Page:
by Master Sgt. Todd Wivell
62nd Airlift Wing Public Affairs
4/13/2015 - JOINT BASE LEWIS-MCCHORD, Wash. -- The
deployment process for most Airmen on McChord Field is routine. They
proceed through the deployment processing line, get their equipment
issued, are verified current on all of their records and then start
their journey off to their deployed location.
Statistics show that military members with families often struggle
during the deployment, especially when it is the first time Mom or Dad
are gone for that long.
In an effort to help JBLM families understand the deployment process and
to help with that struggle, JBLM hosted the Kids Understanding
Deployment Operations event, April 11 at McChord Field.
More than 200 children, ages 5-12, of Soldiers and Airmen participated
in the KUDOs event in which they processed through the deployment line,
got equipment and gear issued to them, boarded a bus and transported to
and back from a special deployment location on McChord Field.
Five different chalks, groups of children, processed through the
deployment processing line in which they received helmets, dog tags,
t-shirts, special paperwork military members receive on deployments,
water bottles and other equipment.
From there the children, by themselves and without their parents,
boarded a military 44-passenger bus and were transported to their
special deployed location, which was Hangar 9 on McChord Field.
Once off the bus, they were greeted by Col. Chuck Hodges, JBLM
installation commander, who welcomed them to their deployed location and
gave them a small brief on what to expect.
Immediately inside the hangar the first thing they did was to get camo
paint on their faces, from there they went to different statics around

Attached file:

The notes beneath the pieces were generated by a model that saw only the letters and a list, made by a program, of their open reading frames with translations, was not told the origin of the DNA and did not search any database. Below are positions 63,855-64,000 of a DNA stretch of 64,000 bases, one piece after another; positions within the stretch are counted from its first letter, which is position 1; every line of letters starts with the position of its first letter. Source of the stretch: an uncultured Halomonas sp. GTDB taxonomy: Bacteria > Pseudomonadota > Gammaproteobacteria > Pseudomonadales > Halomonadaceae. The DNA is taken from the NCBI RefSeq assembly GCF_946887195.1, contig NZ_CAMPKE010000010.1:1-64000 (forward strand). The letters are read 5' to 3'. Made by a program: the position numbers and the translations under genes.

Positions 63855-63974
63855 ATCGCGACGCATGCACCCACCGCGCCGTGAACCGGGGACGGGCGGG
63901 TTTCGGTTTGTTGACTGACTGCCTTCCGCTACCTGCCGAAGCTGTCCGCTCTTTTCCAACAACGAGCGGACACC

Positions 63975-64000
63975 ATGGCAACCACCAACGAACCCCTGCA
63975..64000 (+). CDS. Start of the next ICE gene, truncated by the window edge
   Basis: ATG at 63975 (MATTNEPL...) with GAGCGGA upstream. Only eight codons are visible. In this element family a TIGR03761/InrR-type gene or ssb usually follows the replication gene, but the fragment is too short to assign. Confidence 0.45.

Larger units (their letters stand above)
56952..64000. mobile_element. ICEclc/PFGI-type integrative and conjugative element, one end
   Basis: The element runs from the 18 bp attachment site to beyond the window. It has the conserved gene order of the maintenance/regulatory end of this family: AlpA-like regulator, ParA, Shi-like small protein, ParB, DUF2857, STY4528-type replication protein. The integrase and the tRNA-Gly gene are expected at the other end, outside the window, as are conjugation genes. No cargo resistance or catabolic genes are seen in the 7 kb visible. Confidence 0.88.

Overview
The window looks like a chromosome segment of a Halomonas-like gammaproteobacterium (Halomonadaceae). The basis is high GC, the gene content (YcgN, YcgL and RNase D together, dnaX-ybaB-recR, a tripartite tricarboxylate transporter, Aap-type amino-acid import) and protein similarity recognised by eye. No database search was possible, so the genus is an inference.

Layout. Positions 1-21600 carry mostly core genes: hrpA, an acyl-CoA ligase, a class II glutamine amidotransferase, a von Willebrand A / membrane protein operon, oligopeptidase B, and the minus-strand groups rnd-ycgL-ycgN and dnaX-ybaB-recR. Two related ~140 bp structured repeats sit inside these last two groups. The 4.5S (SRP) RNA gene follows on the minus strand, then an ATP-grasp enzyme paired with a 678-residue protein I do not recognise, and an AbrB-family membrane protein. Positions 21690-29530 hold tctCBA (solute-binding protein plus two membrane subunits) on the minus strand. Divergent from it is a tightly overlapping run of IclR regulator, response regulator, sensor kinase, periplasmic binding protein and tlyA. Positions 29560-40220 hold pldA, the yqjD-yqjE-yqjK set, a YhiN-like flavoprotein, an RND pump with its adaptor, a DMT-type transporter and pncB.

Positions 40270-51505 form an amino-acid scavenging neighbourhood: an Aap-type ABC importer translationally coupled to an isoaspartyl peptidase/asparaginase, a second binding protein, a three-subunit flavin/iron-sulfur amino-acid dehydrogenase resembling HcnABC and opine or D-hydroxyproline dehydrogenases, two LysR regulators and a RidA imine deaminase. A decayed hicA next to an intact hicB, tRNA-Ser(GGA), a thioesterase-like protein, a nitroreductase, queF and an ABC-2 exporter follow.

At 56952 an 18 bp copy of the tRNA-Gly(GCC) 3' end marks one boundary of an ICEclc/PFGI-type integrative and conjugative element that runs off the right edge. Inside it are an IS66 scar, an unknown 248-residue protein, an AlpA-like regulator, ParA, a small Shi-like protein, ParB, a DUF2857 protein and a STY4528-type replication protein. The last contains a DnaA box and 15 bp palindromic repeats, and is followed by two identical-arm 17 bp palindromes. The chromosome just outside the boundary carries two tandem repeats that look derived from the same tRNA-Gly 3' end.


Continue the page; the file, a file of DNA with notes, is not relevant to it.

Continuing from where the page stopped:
the hangar which included explosive ordinance disposal, the 22nd Special
Tactics Squadron, a C-17 Globemaster III aircraft and the JBLM Fire
While in the hangar they had a chance to watch a small K-9 dog demonstration and participate in a bag drag race as well.
To finish off their process, volunteers served them a free lunch from the Pacific Northwest United Service Organizations.
As they finished their meals and right before boarding the bus to depart
their deployed location, they were met by Col. David Kumashiro, 62nd
Airlift Wing commander, who thanked them for their service and for being
a part of this deployment process. He presented each of them with a
small doll that they could use when their Mom or Dad deployed in the
The buses then drove them back to the deployment processing line and the
children were met by their parents who greeted them with welcome home
signs as if the children were returning from a true deployed location.
"This event was a huge success and we met our goal in helping children
understanding what their parents go through when they deploy," said Tech
Sgt. Nalopa Hansen, KUDOs lead coordinator. "This was a great event for
the first time here at JBLM and we look forward to when we can do this